- Mouth (15cm) - both mechanical and chemical digestion begin in the mouth. While the teeth physically break down food into small particles, saliva begins to mix with the food. Saliva is a mixture of water, mucus, and the digestive enzyme called salivary amylase. The mucus in saliva softens and lubricates food and helps hold the food together. The salivary amylase begins the chemical digestion of carbohydrates by breaking down starch into the disaccharide maltose.
- Esophagus (50cm) - this muscular tube connects the mouth with the stomach. Food passes through this tube by rhythmic muscular contractions and relaxations called peristalsis.
- Stomach (30cm) - The average adult stomach stretches to hold from two to three pints and produces about the same amount of gastric juices every 24 hours. Both mechanical and chemical digestion occur in this J-shaped elastic bag located in the upper left side of the abdominal cavity, just below the diaphragm.
The outer walls of the stomach are composed of three layers of muscle - a circular layer, a longitudinal layer, and a diagonal layer. Together, these muscles twist and turn the stomach.
The inner lining of the stomach is a thick, wrinkled mucous membrane dotted with gastric pits. These pits are the open ends of gastric glands, some of which secrete mucus, while others secrete digestive enzymes or hydrochloric acid into the stomach.
The stomach has a band of circular muscle at each end regulating the flow into and out of the stomach. When the cardiac sphincter is closed, food cannot reenter the esophagus. The pyloric sphincter, located at the lower end of the stomach, opens to release food a little at a time. Food usually remains in the stomach for three to four hours.
- Small intestine (5.75m) - chemical digestion is completed and nutrients are absorbed into the blood stream in the small intestine. Secretions from the liver and pancreas, as well as enzymes from the intestine lining break down peptides into amino acids, disaccharides into monosaccharides, and fats into glycerol and fatty acids.
The lining is highly folded to form microscopic finger-like projections called villi, pictured here, which increase the surface area to help with absorption. The process is so efficient that in a normal adult, over 95% of ingested carbohydrates and proteins are absorbed.
There are three parts to the small intestine based on function:
- Duodenum (25cm) - The receiving area for chemicals and food from the stomach.
- Jejunum (2.5m) - Where most of the nutrients are absorbed into the blood.
- Ileum (3m) - The remaining nutrients are absorbed before moving into the large intestine.
- Large intestine, or Colon (165cm) - consists of three sections. Food enters the assending colon, then travels across the body in the transverse colon, then down the descending colon.
About 9 liters of water enters the small intestine each day, but only 1.5 liters of water is present in the material that enters the large intestine. Minerals, vitamins, and the remainder of the water are absorbed into the blood stream from the large intestine. The first half of the colon absorbs fluids and recycles them into the blood stream. The second half compacts the wastes and secretes mucus which binds the wastes into feces.
- The total length of the digestive system in an average adult is 8 1/2 meters.
Digestion is also aided by enzymes from these organs:
- Liver - Thirty per cent of the blood pumped through the heart in one minute passes through the liver to be cleaned. The liver is the largest gland in the body, weighing 21/2 to 31/2 pounds. The liver produces bile to be stored in the gallbladder.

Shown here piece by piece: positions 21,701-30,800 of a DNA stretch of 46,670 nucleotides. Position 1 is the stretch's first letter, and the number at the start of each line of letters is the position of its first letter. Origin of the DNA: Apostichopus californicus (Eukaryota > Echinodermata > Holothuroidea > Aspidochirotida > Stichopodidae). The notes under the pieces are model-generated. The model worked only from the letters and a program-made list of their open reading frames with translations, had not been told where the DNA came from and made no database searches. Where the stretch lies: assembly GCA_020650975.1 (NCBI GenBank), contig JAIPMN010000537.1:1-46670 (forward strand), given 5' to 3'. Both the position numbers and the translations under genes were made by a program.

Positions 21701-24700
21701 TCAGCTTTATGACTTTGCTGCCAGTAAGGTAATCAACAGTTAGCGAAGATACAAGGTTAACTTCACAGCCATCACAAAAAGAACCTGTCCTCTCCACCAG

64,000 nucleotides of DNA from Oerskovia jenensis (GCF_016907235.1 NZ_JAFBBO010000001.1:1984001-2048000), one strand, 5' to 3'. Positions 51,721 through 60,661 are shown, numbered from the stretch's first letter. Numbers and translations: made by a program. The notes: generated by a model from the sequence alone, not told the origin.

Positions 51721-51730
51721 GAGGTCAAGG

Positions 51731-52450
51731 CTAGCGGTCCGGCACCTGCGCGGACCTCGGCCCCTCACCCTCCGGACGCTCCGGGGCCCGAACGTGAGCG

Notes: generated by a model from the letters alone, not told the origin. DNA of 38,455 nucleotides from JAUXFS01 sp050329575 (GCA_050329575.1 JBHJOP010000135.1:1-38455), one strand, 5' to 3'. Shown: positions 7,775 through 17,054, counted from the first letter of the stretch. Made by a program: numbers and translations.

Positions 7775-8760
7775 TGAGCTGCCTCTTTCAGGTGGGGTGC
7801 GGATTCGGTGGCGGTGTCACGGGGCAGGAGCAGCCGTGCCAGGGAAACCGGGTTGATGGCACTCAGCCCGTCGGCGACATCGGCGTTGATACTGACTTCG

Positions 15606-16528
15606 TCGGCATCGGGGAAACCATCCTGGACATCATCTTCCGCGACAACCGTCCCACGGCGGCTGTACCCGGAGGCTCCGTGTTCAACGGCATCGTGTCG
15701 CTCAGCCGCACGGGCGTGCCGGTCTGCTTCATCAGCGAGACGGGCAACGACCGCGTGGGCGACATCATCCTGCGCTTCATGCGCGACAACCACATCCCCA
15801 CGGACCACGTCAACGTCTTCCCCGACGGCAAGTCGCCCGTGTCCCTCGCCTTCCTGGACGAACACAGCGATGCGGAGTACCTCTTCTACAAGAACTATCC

- Gallbladder - Food passing into the small intestine causes the gallbladder to secrete bile into the duodenum. Bile helps liquify fats to ease their digestion.
- Pancreas - Pancreatic fluid is secreted into the duodenum. This fluid contains several enzymes needed to complete the digestive process. Here are a few of them:
- Sodium bicarbonate which changes the pH of the partially digested food from acid to base.
- Pancreatic amylase which completes the digestion of carbohydrates.
- Pancreatic lipase which breaks down fats into fatty acids and glycerol.
- Trypsin which splits proteins into peptides.
Smoking and your digestive system.
Day 2 Assignmnet - Digestion and Excretion (Test Your Concept Understanding)
- Although the liver, gallbladder, and pancreas are not part of the "food tube", they are important to the digestion of food. What purpose do each of these serve in digestion?
- Approximately how long is the gastrointestinal tract of a human adult?
- What causes the condition known as "heartburn"?
- The bacteria E.coli is commonly found in the human intestines. What role does this bacteria play?
||What are the main organs of excretion in the body?
Excretion - the process of removing metabilic wastes from the body.
Organs of excretion:
The main waste products eliminated by the body are carbon dioxide, CO2 from cellular respiration, and nitrogenous compounds from the metabolic breakdown of proteins.
The most common mammalian metabolic waste is urea, CH4N2O.
- Nitrogenous wastes are brought to the liver as ammonia, NH3 a chemical so toxic that it could not remain long in the body without harming cells.
- The liver removes ammonia from the blood and converts it into the less harmful urea.
the primary organs excretion, the kidneys play a vital role in maintaining the homeostasis of body fluids. They control the amount of ammonia, salt, and water in the blood.
the primary site of CO2 excretion, the lungs also carry out detoxification, altering harmful substances so they are not poisonous.
through perspiration, water, salts, and small amounts of urea are excreted from the body.
Day 3 Assignmnet - Digestion and Excretion (Test Your Concept Understanding)
- Explain the difference between excretion and elimination.
- The capillary bed of the kidneys filters about 125 milliliters of fluid from the blood each minute. Calculate how many liters of fluid the kidneys filter in twenty four hours.
Most products of excretion and elimination can transmit disease organisms if proper hygene is not practiced.
Carbohydrates provide most of your body's energy.
Food stays in the stomach three or four hours.
The kidneys are the main organs of excretion in the body.